In the cross of Jesus we have our answer to the question, “Why doesn’t God do something about evil?” God did do something – something too astounding and powerful for the human mind to have imagined.

 

 

Look at the One who was on the cross – Jesus. He is God incarnate, God with us. God, the sovereign creator of all the universe, the One who holds it all in the palm of His hand, became a man and walked among us.

 

Being by very nature God, He did what only God can do. He healed. He forgave. He did only what was good. He lived in perfect righteousness, fulfilling every iota of the Law. But being at the same time man, He also hungered. He thirsted. He worked. He cried. He suffered. He bled. And He died.

 

The worst suffering and the greatest evil this world has ever known was when Jesus, God in flesh, having lived in perfect righteousness every moment of His human life, was nailed to a Roman cross and crucified – the most evil of human tortures ever devised.

 

And in that crucifixion of Jesus, every argument that God has withdrawn somewhere far away from humanity and pays no attention to human suffering or evil is silenced.

 

 

There was more going on in the crucifixion of Jesus than the physical torture inflicted on Him by the Roman soldiers. Yes, He was beaten. His beard was ripped from His face. A crown of thorns was driven into His skull. His skin and chunks of flesh were torn from His back by a cat of nine tails, exposing His internal organs. He was so cruelly tortured that He was barely recognizable. His hands and feet were nailed to the wooden pole. His suffocation as He hung from His hands was made only more unbearable by the excruciating pain of lifting Himself up on His nailed feet so that He could take a breath.

 

All of that, as significant as it all is, pales in comparison to the real agony of the cross.

 

Because as He hung there, experiencing the horror of all that physical torture, He endured the worst agony of all. He was enduring the full extent of God’s righteous anger against sinners and lawbreakers. Every evil, every theft, every murder, every rape, every act of adultery, battery and abuse, every selfish and manipulative thought and deed… it was all on Jesus. He took the place of sinners, bearing their guilt, and took their death penalty – the righteous for the unrighteous, facing the wrath and justice of God against evil on their behalf.

 

For our sake he made him to be sin who knew no sin, so that in him we might become the righteousness of God.
2 Corinthians 5:21

 

Had God truly withdrawn Himself from humanity and left us to endure the fruits of mankind’s evils, including our own, all the way to the bitter end of death and what awaits thereafter, what a dark and hopeless world this would be. Instead, God dealt with evil fully and victoriously by becoming a man – a human representative – and dying the death that God’s justice demanded. He settled the account in full.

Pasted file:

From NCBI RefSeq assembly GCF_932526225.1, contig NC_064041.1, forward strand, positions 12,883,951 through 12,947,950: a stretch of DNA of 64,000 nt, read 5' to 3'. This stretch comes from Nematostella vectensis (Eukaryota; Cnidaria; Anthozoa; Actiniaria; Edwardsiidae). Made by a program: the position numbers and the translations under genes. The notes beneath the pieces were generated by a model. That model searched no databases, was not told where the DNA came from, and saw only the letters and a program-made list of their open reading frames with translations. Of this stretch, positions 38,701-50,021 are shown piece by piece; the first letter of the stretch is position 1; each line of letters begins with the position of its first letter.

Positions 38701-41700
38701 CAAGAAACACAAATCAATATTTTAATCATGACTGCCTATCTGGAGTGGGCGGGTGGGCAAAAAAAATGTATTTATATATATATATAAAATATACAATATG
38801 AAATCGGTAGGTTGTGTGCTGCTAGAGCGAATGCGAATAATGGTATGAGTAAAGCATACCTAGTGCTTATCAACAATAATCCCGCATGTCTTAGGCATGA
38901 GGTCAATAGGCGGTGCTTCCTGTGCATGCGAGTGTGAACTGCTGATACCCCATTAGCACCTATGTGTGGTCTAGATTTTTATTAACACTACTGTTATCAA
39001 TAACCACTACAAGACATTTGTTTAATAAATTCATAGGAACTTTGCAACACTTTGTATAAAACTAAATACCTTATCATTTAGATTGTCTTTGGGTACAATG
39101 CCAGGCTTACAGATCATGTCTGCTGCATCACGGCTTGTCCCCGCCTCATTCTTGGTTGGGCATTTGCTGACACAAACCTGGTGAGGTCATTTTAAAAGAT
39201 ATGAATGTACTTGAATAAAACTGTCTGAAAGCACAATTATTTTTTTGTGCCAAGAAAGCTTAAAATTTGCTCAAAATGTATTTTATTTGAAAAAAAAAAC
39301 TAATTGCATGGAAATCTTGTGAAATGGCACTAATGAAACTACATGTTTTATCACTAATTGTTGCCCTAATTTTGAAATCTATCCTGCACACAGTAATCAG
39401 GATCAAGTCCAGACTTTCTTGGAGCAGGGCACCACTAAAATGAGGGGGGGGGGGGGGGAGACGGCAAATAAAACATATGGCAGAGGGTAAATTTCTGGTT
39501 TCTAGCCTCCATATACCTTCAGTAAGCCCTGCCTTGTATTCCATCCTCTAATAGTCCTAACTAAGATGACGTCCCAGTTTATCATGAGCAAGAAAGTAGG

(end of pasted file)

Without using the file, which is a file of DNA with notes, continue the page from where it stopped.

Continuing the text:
God was not somewhere far off, looking the other way as evil ran rampant. No… He was personally closer to it than anyone can be. He took it, bore it, died for it, and buried it.

 

 

And then He rose.

 

On this day, we celebrate the Resurrection. We remember and celebrate that Jesus not only suffered and died to take away our curse and our death penalty, but also rose from the dead in final victory over evil and death. Death is conquered, Jesus is alive. 

 

While we await the fulfillment of His promised return and the final destruction of Satan, evil and darkness still linger for a time, awaiting their end. But for those who know and trust in Jesus, His death, His resurrection and His ascension to the throne from which he reigns supreme, there is not only darkness and hopelessness – though we are not untouched or unaffected by it. No, there is now a sunrise to look forward to. Because just as our Saviour rose and reigns forevermore, so also will everyone who trusts in Him be raised to eternal life, where we will only know joy and life that is for now unimaginable and unspeakable.

 

Why doesn’t He end it all now? We must we wait for His return? Why must suffering endure a little longer? 

 

Because He is patient – patiently waiting for you, perhaps; giving opportunity for more sinners to repent and believe, and receive the salvation we all need and none deserve. Why do you wait? Come now, receive. Rejoice. 

 

The Saviour has risen.

 

 

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